Spiralling problem

Ross Tapsell, an expert in Indonesian media at the Australian National University, attributes the spiralling fake news problem to the rapid uptake of mobile and social media in Indonesia at a time when trust in mainstream media is declining (like in much of the world).

“Solutions are found through improving Indonesia’s mainstream media credibility, internet access and digital literacy,” Tapsell says. “The rise of ‘hoax news’ is thus a reflection of longer-term failures in these areas, rather than something that can be fixed immediately or easily.”

For now, Indonesia’s government is taking a different approach: a special body has been created within the National Police to target fake news creators as part of the February expansion of the cyber crimes unit from 40 officers to 100. And the Communications and Information Ministry has also teamed up with Google to roll out the Trusted Flagger Program in which volunteers can tip off the internet giant about fake news, radical or otherwise untrustworthy content on a number of its sites, including YouTube.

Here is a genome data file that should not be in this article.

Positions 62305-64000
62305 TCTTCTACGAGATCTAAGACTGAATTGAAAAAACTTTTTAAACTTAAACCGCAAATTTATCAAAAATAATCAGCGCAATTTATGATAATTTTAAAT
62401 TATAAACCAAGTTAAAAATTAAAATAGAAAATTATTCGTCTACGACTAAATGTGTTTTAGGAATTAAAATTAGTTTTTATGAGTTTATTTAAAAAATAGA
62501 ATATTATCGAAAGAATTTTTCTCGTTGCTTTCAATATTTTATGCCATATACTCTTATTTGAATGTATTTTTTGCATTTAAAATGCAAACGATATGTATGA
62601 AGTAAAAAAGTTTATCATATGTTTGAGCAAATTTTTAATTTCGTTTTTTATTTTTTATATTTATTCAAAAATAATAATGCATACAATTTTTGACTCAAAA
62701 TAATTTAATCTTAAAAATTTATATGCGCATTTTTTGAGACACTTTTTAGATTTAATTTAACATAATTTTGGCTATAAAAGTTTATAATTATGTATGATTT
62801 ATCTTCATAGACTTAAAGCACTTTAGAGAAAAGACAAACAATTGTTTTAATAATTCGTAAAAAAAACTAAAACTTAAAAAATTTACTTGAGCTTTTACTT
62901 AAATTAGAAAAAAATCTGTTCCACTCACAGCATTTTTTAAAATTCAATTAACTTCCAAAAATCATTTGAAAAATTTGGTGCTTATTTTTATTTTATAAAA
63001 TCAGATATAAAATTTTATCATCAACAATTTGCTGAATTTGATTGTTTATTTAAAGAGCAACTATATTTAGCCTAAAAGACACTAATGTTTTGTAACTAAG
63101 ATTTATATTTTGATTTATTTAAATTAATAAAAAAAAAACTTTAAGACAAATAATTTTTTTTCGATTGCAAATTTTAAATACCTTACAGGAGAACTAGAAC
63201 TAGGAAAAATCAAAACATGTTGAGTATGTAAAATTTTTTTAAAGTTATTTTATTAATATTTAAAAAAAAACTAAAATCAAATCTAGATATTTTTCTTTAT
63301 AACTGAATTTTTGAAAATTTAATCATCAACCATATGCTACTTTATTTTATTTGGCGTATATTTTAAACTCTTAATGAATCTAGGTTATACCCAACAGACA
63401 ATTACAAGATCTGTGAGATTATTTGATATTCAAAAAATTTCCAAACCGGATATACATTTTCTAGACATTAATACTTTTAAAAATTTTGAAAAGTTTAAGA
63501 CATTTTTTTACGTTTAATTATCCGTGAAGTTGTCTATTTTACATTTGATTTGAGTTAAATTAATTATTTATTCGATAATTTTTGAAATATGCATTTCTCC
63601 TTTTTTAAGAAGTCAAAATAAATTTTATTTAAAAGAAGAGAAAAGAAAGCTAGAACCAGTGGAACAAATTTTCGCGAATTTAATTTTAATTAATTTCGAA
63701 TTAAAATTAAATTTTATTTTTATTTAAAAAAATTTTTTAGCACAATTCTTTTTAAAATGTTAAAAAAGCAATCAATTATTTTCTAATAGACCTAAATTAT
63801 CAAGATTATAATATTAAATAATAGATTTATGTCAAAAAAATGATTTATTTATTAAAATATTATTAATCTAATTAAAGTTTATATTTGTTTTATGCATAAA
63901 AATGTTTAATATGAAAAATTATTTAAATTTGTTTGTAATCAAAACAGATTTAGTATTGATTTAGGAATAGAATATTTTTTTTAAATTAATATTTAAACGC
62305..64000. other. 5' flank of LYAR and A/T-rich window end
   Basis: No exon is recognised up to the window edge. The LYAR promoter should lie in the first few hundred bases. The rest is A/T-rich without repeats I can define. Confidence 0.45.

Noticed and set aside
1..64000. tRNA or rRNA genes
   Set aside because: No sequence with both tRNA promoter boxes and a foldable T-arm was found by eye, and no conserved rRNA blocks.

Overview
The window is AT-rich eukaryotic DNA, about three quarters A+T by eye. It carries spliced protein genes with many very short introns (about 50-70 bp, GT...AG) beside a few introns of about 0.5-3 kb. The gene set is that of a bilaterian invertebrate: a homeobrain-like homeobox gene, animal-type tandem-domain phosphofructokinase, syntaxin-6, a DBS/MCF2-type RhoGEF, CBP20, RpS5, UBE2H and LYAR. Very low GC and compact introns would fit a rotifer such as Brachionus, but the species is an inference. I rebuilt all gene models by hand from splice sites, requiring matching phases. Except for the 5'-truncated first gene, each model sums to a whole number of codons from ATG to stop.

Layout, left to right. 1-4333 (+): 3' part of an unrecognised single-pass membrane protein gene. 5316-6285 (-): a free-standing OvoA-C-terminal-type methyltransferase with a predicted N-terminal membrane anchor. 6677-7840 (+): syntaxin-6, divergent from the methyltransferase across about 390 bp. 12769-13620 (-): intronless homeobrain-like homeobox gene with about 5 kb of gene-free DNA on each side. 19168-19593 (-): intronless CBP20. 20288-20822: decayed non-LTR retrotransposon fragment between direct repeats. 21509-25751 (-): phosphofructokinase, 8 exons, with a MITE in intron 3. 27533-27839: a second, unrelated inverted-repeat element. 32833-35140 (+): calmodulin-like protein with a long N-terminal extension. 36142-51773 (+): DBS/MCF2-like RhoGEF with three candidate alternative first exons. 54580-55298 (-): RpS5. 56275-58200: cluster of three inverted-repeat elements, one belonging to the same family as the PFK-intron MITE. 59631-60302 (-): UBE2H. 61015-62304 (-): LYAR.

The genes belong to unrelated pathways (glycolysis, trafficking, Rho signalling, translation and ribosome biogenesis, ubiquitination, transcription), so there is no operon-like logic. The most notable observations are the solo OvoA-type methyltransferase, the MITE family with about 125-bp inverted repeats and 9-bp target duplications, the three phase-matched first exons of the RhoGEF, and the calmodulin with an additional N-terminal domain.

Dispelling hoaxes

Meanwhile, two civil society groups – the powerful Nahdlatul Ulama, Indonesia’s largest Muslim organization, and Masyarakat Anti-Fitnah Indonesia (Mafindo) – launched the #TurnBackHoax campaign following the divisive and bitter gubernatorial election.

The campaign uses social media to dispel hoaxes and fake stories, but with an estimated 88.1 million Indonesians active online, volunteers and activists remain in the minority. Nevertheless, the team behind the campaign remains optimistic about gaining traction, with Mafindo co-founder Aribowo Sasmito pointing to growing membership of their active Anti-Slander, Sedition and Hoax Forum.

But, he says, fake news needs a multi-pronged response. “Mafindo is about debunking and education, but the result will not be as fast as the government’s approach with law enforcement,” Sasmito says.

“The government’s [current] approach is short-term as it does not engage directly with the anti-hoax movement.”

Sasmito also says that global players such as Facebook, Twitter and Google must take a more active role in combating fake news.

“We have met with some of them and typically their response is: we know the accounts that spread hoaxes, we know the networks, we have the means to stop them but we are not a censorship agent,” he says.

But, while taming the fake news beast is an ongoing challenge, there are some positives on the horizon, according to Sasmito: “The good news is they will do their best to provide help and assistance to the anti-hoax movement, and Mafindo is already working with some platform and media providers.”

Erin Cook is a Jakarta-based journalist covering Asean and Southeast Asian politics. She curates the Dari Mulut ke Mulut newsletter, bringing together the top stories and best in analysis from the region every Friday. Follow Erin Cook on Twitter.